It seems Mother Nature has decided that winter is finally over. While the calendar has said it's been spring for over a week now, the temperatures just haven't quite caught on. But the good news is this week's forecast calls for above freezing.
The rising temperatures mean a lot of things to different folks, but to local sportsmen it means spring gobbler season. While chasing ''thunder chickens'' around is always a great time, often times we forget the basics. One of the most basic things we sportsmen can do is listen.
The good Lord as given us two ears and one mouth. Over the years I have learned that I should use them accordingly.
Now, some could take that statement and use it for many different situations. For a father, it could mean one thing and something totally different to another. In a work environment, some would say that one should listen more than he talks. As a husband? Well ... you all get the idea.
For sportsmen, especially spring turkey hunters, it really means just one thing - spend at least twice as much time listening to the birds than talking to them.
Knowing what the birds are doing in your hunting area is the most important piece of the turkey-hunting puzzle. Without birds, all the calling, setups and fancy equipment is all for naught if there aren't any turkeys in your area.
Several years back I had been scouting a particular flock of birds and the group had three longbeards and one monster. I had been watching them for weeks and waited for the right time to hunt them. Some have asked, ''Why wait until the right time to hunt these birds?''
Knowing this particular flock had several different places they liked to go after they flew down. There was no rhyme or reason to where they went or when they went there. The best way to hunt these birds was covering their travel routes and not call.
I have never been one to creep so close to birds in the dark that they fly right in your lap. While this is a great way to hunt and, at times, is very productive, it does have downfalls.
History has shown me that attempting to get too close to birds in the dark is not a high-percentage way of killing spring gobblers.
While I feel that I can creep along the woods quietly, doing it in the dark isn't worth the risk, in my book. It seems that no matter how early I get in the woods or how cautious I try to be, more times than not I bump birds off the roost. Once that is done, generally that roosting area will not be used. Hence, all your scouting has been ruined by one hunt.
For me, its not worth the risk.
This is just one reason I advocate scouting year-round.
During a late-season, last-ditch effort, we felt it was time to go after this longbeard. We had what should've been a perfect setup. What we thought and what actually happened is the hens took the longbeards off in another direction, down the hill and away from myself and the guides.
The hen headed to a place we weren't going to go. We opted to stay put and enjoy the morning with a cup of coffee. We were set up between a field and strutting zone, so I knew they typically would work their way back in the area.
Staying in hunting mode is difficult during these down times. Knowing that the birds hadn't gone far, we all stayed put and called occasionally.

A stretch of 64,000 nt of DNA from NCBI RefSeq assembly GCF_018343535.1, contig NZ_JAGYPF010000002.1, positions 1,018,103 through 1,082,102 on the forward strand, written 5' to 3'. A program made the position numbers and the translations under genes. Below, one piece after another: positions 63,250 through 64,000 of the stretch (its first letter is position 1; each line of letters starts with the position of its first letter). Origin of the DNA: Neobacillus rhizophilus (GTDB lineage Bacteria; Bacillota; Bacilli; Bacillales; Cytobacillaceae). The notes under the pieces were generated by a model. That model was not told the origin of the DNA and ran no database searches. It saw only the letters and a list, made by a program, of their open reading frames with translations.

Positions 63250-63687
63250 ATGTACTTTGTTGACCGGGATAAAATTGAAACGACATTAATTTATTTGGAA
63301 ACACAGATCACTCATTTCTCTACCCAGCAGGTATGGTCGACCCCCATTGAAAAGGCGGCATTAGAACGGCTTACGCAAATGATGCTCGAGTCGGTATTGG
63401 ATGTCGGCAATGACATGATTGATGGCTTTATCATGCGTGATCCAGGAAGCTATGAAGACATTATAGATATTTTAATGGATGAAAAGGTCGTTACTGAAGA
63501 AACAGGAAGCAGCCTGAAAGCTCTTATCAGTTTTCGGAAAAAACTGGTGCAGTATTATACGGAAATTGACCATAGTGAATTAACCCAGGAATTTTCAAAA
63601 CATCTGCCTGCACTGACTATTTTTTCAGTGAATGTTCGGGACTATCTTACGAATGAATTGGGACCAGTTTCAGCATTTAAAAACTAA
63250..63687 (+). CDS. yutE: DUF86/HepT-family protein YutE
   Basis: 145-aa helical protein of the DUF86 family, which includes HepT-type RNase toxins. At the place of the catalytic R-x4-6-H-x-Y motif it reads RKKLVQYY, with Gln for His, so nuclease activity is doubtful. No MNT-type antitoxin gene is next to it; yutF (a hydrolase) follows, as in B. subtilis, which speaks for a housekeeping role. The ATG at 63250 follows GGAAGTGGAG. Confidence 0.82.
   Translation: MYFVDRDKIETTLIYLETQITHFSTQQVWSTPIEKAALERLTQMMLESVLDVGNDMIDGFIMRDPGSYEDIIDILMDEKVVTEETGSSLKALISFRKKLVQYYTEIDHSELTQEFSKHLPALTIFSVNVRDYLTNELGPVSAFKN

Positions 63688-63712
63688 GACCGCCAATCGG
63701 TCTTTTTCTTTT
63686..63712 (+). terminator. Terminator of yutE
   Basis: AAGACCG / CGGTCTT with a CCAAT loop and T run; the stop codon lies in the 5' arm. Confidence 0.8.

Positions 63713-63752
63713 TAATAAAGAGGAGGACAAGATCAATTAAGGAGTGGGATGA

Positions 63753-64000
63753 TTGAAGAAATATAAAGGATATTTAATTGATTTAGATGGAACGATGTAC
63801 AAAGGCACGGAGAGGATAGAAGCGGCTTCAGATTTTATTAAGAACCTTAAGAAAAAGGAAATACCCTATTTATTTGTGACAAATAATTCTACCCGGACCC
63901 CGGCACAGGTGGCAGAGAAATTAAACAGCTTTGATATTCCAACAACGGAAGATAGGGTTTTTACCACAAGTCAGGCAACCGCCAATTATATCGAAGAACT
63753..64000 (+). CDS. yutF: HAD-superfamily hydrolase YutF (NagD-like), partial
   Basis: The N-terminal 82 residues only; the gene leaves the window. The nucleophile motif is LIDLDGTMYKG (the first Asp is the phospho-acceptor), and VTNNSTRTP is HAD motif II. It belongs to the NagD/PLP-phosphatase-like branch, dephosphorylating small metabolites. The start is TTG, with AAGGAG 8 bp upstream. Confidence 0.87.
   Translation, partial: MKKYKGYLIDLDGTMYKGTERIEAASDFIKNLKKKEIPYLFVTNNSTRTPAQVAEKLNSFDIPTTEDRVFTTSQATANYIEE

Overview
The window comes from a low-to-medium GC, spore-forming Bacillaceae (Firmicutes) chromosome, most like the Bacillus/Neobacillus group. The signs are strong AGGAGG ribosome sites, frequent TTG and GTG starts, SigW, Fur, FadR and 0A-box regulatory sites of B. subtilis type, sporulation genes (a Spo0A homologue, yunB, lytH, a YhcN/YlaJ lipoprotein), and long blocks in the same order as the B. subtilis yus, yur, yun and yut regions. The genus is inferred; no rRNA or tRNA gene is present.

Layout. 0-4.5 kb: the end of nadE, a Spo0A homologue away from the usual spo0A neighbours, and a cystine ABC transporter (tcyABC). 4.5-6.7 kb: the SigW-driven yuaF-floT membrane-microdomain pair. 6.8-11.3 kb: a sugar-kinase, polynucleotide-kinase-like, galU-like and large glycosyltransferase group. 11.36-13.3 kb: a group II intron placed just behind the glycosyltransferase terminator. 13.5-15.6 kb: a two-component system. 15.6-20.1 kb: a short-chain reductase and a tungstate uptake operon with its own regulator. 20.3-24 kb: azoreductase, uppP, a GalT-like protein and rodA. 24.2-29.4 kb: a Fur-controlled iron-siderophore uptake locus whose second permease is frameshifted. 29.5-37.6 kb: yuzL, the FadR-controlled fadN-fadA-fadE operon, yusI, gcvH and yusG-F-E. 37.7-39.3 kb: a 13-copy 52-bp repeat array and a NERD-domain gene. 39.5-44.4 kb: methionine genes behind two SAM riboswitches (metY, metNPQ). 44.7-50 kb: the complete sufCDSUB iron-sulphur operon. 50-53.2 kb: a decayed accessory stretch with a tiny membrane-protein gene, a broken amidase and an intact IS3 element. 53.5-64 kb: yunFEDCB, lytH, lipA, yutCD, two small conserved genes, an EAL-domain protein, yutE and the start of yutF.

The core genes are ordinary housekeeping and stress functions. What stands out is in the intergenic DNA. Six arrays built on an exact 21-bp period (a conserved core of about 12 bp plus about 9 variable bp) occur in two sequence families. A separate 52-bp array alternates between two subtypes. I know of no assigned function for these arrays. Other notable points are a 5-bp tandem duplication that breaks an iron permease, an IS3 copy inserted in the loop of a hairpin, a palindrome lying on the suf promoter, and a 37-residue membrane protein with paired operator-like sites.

It wasn't long before a lone gobbler sounded off. A quick re-setup placed the guide behind me about 60 yards. If the longbeard crossed down from me, the guide would get a crack at him.
In theory, the closest hunter doesn't call and lets the hunter behind him act as a lonely hen. This generally works only when there is more than one mature gobbler and jake in the flock. The underlining results should be that a mature gobbler doesn't like to be far from hens and is always looking for a new girlfriend.
The four mature gobblers and three jakes that flew down earlier made this a textbook time to try this tag team set up.
After several series of ''up the hill down the hill calling,'' the woods went extraordinarily silent. Experience has taught me that's when business is about to pick up.
It wasn't long before I spotted a red thing, which at the time I thought was a leaf, but the ''red leaf'' moved. Then it turned into two leaves and then three. I realized that the ''leaves'' were turkeys. I purred and all heck broke loose.
As the red heads turned into full body gobblers, I began to understand that I had all four mature longbeards working their way to my single decoy. Another purr on a mouth call sent the birds gobbling and strutting their way within gun range.
What seemed like hours, which actually was only minutes, three of the gobblers worked their way through my ambush.
The result was another turkey tag filled.
What made this hunt special was I began to understand the theory. Listen more than you call. Understanding where the birds are going and what they are going to do after they are done with their annual rite also helps.
But if we didn't understand and listen to the birds many times before, we wouldn't have been able to put a plan together.
Spring turkey hunting is tough. It is made tougher with folks walking around the woods once the birds have either shut up or moved to the other side of the ridge. Maybe it's just me getting older, but if I know there are birds in a given area and they haven't been bumped, I'll wait them out.